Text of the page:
Good old fashioned graft, the way gawd and Boss Tweed meant it to be. None of this Winger ideological crap.
      OTOH, “the most Catholic state in the nation” (self-named, and proudly) elected an openly gay, Jewish mayor in Providence (now in Congress) and in openly gay speaker of the house (now in the slammer – some traditions never die), and passed same sex marriage through the legislature with no serious opposition. The bishop is considered a minor annoyance, like bugs in the summertime.

      • CHD

        the most Catholic state in the nation (self-named…

        Actually, I think that is still objectively true. If it’s not, then they only lost the title recently.

        Still, the acceptance of religious minorities has a very long history in RI. IIRC the first Jewish temple in North America was (and is) in Providence, and of course founder Roger Williams had the idea of freedom of religion some 150 years before the 1st Amendment. It was a Big Deal. My Pawtucket-raised parents were very proud of that.

        • Lt. Condition

          That’s true about the synagogue. I dated a Jewish girl who lived in Providence when I lived in Boston (half a life ago), and she was pretty proud to be in the state that was the first place in this hemisphere to accept Jews.

          Rhode Island is a very odd state, when you make a list of all of its upsides and downsides. But really, I feel like these days most of New England is fairly anachronistic as it relates to the rest of the country.

          • efgoldman

            most of New England is fairly anachronistic as it relates to the rest of the country.

            New England is where the industrial revolution first happened on this continent. Unfortunately, that also meant we weer4e the first to lose the industries (paper, textiles, furniture, shoes, machines) to the cheaper South and eventually to overseas. Some areas (Greater Boston and Eastern MA, Vermont, the area around Portland ME) were able to adapt. Some (most of RI, CT’s old industrial eras) have not.

        • efgoldman

          the first Jewish temple in North America was (and is) in Providence

          Small detail: it’s in Newport.
          I don’t know why, but that’s a common mistake. Even people who grew up here (I didn’t) think it’s in Providence.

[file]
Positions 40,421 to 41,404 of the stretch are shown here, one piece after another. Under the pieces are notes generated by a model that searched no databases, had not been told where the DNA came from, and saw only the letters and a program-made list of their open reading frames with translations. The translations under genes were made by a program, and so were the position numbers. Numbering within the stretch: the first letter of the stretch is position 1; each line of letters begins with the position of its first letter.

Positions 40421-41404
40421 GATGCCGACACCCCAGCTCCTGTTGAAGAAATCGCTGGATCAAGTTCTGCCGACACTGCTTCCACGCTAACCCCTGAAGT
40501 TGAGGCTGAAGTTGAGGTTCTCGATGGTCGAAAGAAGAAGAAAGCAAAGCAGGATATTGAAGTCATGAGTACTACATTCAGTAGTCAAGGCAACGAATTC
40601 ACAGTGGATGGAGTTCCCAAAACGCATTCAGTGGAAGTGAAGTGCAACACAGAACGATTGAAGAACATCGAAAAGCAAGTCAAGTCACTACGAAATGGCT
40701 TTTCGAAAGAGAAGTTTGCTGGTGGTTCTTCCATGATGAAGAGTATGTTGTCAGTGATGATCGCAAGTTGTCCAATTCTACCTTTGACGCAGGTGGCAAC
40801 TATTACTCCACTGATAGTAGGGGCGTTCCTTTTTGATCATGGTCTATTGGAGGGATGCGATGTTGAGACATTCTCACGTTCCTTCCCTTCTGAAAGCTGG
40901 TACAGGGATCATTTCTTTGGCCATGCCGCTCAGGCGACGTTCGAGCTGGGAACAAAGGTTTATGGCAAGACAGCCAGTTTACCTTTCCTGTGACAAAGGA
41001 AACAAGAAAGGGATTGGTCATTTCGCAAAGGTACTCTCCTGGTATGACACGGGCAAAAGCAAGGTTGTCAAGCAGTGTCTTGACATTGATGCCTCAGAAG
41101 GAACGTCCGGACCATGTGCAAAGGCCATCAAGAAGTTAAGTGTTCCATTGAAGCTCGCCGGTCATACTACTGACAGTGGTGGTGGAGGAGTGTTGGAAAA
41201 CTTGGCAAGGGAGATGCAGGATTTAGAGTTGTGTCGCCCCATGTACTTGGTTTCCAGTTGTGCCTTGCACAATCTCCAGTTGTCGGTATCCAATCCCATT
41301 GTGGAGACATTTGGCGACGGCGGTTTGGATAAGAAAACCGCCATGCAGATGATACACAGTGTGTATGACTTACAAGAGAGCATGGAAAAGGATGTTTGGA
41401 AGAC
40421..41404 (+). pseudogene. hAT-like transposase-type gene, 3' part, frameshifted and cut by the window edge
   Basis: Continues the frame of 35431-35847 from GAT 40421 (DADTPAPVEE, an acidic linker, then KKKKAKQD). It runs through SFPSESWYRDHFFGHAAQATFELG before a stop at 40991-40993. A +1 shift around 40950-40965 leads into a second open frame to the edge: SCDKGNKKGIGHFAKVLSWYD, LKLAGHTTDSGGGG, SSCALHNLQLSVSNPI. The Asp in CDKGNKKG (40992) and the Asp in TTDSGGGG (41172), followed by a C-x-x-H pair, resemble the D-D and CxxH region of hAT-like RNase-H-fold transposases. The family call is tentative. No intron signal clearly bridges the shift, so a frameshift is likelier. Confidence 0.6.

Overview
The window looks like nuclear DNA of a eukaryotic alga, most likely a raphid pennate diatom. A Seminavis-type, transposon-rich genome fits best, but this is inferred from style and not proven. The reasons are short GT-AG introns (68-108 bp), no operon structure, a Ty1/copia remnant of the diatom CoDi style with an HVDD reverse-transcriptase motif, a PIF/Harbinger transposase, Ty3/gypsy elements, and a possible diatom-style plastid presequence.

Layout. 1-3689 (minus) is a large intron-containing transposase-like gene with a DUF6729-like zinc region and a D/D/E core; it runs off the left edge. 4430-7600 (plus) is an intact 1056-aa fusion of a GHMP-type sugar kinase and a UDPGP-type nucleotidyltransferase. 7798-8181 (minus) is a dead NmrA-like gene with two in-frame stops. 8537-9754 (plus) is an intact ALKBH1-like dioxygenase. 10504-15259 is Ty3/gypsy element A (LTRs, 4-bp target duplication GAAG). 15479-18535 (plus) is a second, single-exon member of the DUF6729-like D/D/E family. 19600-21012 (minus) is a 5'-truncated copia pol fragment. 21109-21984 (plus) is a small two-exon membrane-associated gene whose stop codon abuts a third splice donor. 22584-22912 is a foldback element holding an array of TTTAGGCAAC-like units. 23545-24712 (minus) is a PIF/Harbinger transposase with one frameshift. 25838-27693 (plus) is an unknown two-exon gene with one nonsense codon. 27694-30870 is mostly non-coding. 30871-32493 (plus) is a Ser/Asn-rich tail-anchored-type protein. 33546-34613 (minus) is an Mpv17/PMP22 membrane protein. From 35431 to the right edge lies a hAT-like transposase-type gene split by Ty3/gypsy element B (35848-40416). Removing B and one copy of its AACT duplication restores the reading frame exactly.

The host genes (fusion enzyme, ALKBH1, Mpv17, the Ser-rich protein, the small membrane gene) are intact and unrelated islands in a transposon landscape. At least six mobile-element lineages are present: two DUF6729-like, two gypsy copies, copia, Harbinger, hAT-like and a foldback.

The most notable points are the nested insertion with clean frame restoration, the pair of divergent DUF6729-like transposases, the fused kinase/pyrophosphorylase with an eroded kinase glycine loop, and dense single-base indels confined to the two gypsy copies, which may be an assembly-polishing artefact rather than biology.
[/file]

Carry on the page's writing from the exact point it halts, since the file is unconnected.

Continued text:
• CHD

            Oops. I don’t get back East often enough to keep my storiea straight. But it’s also probably because it’s often mentioned in the same sentence with the literal First Baptist Church, which is of course actually in Providence.

    • njorl

      I remember when they were trying to get cable TV into Philadelphia. The city council conducted public bribery negotiations. They held a public bribery ceremony where the cable company presented the president of the city council a Rolex.

      You couldn’t do that today. You have to pass a law legalizing it first. It’s all so much more civilized now.

  • JG

    Technically he is an honest politician

  • Rob in CT

    “The Dumpster Fire, a continuing series”

  • Rob in CT
    • njorl

      It’s funny. I could swear that the first person I ever heard explain why means testing public services was bad was Yglesias. I would have thought he’d have been on board with this from the start. Maybe I’m remembering wrong.

  • njorl

    Let me tell you how it will be
    There’s 85 for you, fifteen for me
    Cos I’m the capital gains taxman, yeah, I’m the capital gains taxman
    Should 85 per cent appear too small
    Use shelters so you keep it all
    Cos I’m the capital gains taxman, yeah I’m the capital gains taxman

    • Lee Rudolph

      …And I’m working for no-one but you!